This is not the case when you are retired.  Once you retire you are generally on a fairly fixed income.  Sure your Social Security payments may increase, but they typically do not keep pace with inflation.

To get an idea of how inflation can influence your spending power, let's look an example of a person who was born in 1948 and will turn 65 this year.  In 1948 a dollar was worth $1.  In today's world, it takes $9.53 to equal the purchasing power of that 1948 dollar (based on CPI data from the Bureau of Labor Statistics).

Basically this means you will need more money each year just to maintain your standard of living.

Retirement Savings

Related to inflation is the amount of your retirement savings.  Because inflation is making things more expensive each year, you will probably need much more than you think to avoid dipping into your retirement savings.

A $1 million nest egg yielding 5% will give you $50,000 per year.  While that might be sufficient now, it will not be even close to your needs 30 years in the future.  If the inflation rate continues at the same average as it has for the past 30 years you would need $121,000 per year, meaning you should actually have roughly $2.5 million in retirement savings.

Health Costs

Perhaps the largest jump in your expenses will be from health care costs.  As you age, you are more likely to become ill and to need a variety of treatments and surgeries.  All of these can add up to huge medical bills.

Based on data from Medicare, seniors currently use 28.5 prescriptions per year (including refills).  In addition, the average cost of prescription medications has increased by 48% from $28.50 in 1992 to $42.30 in 2000.  This is just prescriptions and doesn't include over the counter medicines, surgeries and doctors visits, and potential therapies.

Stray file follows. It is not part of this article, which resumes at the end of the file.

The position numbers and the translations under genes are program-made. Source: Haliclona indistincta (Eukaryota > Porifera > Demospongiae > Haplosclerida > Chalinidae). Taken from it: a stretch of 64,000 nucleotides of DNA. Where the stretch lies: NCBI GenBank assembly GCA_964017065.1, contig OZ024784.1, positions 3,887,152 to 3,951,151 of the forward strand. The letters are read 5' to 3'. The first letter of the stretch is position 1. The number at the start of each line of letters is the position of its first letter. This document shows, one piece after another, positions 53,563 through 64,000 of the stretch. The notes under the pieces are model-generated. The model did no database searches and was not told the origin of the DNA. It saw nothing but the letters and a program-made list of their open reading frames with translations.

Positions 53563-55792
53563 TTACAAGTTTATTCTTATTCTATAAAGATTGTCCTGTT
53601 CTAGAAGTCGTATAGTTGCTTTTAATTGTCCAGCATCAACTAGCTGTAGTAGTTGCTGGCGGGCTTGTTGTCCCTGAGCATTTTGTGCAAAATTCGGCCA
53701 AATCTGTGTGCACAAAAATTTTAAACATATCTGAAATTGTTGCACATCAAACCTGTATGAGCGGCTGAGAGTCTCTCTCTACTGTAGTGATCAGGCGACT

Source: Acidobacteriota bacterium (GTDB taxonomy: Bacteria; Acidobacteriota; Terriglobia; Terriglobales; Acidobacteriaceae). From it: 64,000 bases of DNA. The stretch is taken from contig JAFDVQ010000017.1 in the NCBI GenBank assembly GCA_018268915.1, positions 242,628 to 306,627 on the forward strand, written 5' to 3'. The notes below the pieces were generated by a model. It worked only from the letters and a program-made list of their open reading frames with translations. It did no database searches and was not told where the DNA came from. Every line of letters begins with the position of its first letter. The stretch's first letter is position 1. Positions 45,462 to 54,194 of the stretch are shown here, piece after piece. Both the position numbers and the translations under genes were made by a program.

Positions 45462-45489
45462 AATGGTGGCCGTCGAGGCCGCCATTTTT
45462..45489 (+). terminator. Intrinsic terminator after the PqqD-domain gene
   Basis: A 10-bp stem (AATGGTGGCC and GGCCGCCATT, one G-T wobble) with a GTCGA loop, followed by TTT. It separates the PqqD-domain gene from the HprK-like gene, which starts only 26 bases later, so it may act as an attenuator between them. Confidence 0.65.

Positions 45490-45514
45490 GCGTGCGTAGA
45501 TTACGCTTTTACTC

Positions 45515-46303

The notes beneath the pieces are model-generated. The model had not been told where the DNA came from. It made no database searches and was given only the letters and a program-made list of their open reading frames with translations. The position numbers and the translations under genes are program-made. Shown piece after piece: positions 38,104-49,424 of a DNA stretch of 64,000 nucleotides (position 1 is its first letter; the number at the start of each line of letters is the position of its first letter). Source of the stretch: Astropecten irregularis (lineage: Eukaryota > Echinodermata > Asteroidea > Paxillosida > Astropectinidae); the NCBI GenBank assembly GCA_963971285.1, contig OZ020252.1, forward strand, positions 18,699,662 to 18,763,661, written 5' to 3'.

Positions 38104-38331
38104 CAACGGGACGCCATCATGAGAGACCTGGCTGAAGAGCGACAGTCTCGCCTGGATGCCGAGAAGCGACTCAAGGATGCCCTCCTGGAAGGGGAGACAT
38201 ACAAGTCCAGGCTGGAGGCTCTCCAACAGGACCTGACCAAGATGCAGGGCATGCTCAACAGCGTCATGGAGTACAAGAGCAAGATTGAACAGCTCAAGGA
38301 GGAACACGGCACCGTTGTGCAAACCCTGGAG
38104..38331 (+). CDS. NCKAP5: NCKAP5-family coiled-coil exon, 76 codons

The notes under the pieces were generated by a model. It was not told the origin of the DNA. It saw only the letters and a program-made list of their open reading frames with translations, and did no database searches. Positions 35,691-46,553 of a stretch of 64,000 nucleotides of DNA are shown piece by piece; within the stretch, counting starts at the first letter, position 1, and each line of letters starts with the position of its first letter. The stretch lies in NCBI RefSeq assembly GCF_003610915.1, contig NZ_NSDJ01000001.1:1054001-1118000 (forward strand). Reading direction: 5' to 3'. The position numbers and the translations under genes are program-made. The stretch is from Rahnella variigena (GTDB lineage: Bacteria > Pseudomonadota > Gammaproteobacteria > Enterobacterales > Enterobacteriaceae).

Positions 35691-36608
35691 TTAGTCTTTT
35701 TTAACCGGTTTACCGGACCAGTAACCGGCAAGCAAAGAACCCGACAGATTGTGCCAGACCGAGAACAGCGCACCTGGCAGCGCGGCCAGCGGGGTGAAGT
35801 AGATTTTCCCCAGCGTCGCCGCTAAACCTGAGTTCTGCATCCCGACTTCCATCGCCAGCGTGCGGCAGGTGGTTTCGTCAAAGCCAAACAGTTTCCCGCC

How You Can Reduce Retirement Costs

All of the above costs can be minimized by taking certain actions now.  The younger you are the better you can utilize these actions, but even those close to retirement age can benefit by making some simple changes.

Save More Money

Now that you are aware of the impact inflation will have on your expenses and retirement savings, you need to start saving more.  The younger you are the more impact you will get from this thanks to the magic of compounding interest.  Increase your savings by as much as possible each year.

Start Planning Now

The earlier you begin planning for your retirement the better off you will be.  This includes your retirement savings and your insurance policies.  Buying an insurance policy when you are younger is going to save you a significant amount of money versus waiting until you are older.

Start to Take Better Care of Yourself

With health care likely to be the most expensive part of your retirement, it makes sense to take care of yourself physically and possibly avoid some lifestyle related diseases such as heart problems, diabetes, some cancers, and others.  Not only that, but by eating properly and exercising you will feel better, allowing you to get more enjoyment from your retirement years.

What do you think about these retirement costs and methods for minimizing them?  Do you have any additional recommendations to add to the conversation?  Leave a comment below and let us hear what you have to say about retirement costs.


 
Steve Walters
Steve Walters
Contributing Writer at ExcelLiving.com
Steve blogs about personal finance at his site Money Infant. After paying off over $40,000 in debt in less than 3 years, he and his wife sold all their stuff and moved across the world to Thailand with their 1 year old in tow. Needless to say it's been an adventure. He is also available for freelance writing assignments and can be contacted here
Steve Walters